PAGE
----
Massage therapy can be either therapeutic or simply relaxing. Either can reduce pain. Therapeutic massage targets specific areas to stop pain signals or to increase serotonin production. Low serotonin increases the production of a pain neurotransmitter called substance P. Even a relaxing massage can help you sleep better, because deep sleep also reduces substance P.

While many doctors believe that massage will do little to relieve pain, our local hospital, Palm Drive, makes it available to patients. The therapists who work there have been trained in therapeutic massage. If a small hospital in northern California can recognize that massage can reduce pain, yours can too.

Hypnosis. In a recent analysis of 18 studies, people treated with hypnosis had a better pain-reducing response than 75% of people who received standard care (medications) or no treatment.

Another review of 19 studies found that hypnosis was more effective than drugs for headaches or physical therapy for the pain from fibromyalgia. The effects lasted for several months.

Biofeedback. Sometimes the solution to pain is mind over matter. If you think you can't control your pain, you haven't used biofeedback. Biofeedback teaches you to use your mind to control your body using an instrument that measures skin temperature, heart rate, respiration, or perspiration. This helps you become more aware of physiological responses to pain you thought were automatic. You can change these responses once you're aware of them. Biofeedback is effective for PMS, migraines, muscle pain and spasms, IBS, carpal tunnel, and other pain.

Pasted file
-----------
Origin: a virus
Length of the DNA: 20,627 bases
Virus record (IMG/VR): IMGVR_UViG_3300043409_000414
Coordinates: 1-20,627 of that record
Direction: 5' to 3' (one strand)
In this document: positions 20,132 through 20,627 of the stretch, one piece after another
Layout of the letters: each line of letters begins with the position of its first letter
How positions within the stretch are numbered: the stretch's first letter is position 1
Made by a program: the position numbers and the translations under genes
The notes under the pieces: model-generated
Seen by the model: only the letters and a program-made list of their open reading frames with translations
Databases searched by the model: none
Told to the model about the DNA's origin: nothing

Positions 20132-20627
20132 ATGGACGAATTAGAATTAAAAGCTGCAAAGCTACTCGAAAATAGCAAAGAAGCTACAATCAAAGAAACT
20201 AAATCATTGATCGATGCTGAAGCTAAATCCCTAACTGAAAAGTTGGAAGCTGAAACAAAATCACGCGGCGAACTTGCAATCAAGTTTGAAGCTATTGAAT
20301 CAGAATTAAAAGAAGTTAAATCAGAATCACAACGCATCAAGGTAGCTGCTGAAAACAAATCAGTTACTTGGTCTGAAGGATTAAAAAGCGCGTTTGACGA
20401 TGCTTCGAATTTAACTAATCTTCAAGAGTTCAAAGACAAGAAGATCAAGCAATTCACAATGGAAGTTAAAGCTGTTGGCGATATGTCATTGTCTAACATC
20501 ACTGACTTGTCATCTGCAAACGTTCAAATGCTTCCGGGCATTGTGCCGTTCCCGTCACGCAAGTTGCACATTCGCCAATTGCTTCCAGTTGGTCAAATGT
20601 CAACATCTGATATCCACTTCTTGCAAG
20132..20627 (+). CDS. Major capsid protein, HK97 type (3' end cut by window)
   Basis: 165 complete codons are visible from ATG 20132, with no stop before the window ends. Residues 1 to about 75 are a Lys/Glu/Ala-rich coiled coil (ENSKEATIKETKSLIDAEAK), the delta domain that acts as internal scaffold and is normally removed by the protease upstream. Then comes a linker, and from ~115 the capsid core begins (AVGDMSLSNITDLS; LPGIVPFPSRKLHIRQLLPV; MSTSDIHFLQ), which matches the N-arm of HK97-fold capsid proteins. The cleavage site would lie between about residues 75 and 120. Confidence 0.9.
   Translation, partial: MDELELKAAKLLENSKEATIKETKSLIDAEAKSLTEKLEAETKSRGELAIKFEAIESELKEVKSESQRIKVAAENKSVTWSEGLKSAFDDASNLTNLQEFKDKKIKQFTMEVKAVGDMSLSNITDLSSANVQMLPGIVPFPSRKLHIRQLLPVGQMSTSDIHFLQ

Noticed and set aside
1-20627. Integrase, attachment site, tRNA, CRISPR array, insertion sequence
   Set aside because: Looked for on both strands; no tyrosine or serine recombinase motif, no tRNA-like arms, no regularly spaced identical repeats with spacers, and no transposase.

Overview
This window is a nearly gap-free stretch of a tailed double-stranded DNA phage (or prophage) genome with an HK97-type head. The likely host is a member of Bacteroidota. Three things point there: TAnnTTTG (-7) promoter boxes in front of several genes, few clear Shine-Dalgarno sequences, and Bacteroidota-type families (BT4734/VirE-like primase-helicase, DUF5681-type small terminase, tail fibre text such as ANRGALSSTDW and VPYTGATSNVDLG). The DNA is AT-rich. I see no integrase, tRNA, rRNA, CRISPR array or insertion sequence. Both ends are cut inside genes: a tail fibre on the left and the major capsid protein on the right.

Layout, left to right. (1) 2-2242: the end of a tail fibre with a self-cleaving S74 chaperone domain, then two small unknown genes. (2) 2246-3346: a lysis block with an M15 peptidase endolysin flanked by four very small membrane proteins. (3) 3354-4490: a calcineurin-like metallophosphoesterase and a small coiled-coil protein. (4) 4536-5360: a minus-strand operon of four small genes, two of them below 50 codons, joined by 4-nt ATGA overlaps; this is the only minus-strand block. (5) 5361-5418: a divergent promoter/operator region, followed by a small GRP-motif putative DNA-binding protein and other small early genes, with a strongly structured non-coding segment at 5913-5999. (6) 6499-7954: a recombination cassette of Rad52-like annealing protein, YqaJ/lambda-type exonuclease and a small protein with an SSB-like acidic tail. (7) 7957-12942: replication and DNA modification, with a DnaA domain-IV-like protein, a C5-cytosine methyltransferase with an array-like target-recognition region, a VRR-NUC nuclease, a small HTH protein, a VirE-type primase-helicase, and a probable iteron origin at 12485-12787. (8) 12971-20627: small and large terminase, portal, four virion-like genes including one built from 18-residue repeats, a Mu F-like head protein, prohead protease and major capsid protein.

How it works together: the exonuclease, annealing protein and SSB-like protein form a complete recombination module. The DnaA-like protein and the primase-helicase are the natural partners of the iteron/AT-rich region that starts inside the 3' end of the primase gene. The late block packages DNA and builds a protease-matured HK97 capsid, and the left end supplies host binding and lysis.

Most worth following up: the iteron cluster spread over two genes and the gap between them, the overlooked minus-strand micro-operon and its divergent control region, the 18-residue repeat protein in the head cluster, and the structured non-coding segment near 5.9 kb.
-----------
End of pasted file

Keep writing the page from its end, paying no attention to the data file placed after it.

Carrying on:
You can find a certified practitioner by contacting the Biofeedback Certification Institute of America (, or 866-908-8713). If you notice an improvement within a few sessions, you may want to get a small biofeedback device to use by yourself at home. While mainstream doctors may scoff at biofeedback, insurance companies take it seriously. Many reimburse you when it's used for headaches and neuromuscular pain.

Acupuncture. An acupuncturist friend witnessed brain surgery in China where acupuncture was the only anesthesia. The patient was talking cheerfully with the surgeon and experienced no pain whatsoever. Researchers have studied acupuncture, fully accepted throughout the world, in more clinical trials than any other complementary therapy. Still, it's not fully accepted here. One reason is that few clinical trials examined its use for chronic pain.

A recent study found that acupuncture treatment was more effective in reducing low back pain than the combination of drugs, physical therapy, and exercise. Two other studies found that acupuncture reduced knee pain from osteoarthritis and chronic neck pain. It was, however, slow to work, taking six months in each of these cases. If you're patient, acupuncture could be an extremely effective solution to your chronic pain.

Finding non-drug pain relief is possible. All you have to do is try one of these treatments. They have science behind them and work in many cases.

In the past, I've talked at length about several other methods that can reduce pain. They include specific herbs used to prevent or treat migraines and other headaches, reducing the size of your shoe heels for knee pain, and an exceptionally effective method for eliminating pain called prolotherapy when it's caused by loose ligaments. All of these articles, along with references, are available on my website.

Berman, B.M., et al. "Effectiveness of acupuncture as adjunctive therapy in osteoarthritis of the knee," Ann Intern Med, 2004.

Haake, M. Arch Intern Med, 2007.

Morone, N.E. and C.M. Greco. "Mind-body interventions for chronic pain in older adults: a structured review," Pain Med, May-June 2007.

Tan, G., PhD, ABPP, et al. "Efficacy of selected complementary and alternative medicine interventions for chronic pain," Journ of Rehab Research and Development, vol 44, no 2, 2007.
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Publication:Women's Health Letter
Date:Feb 1, 2008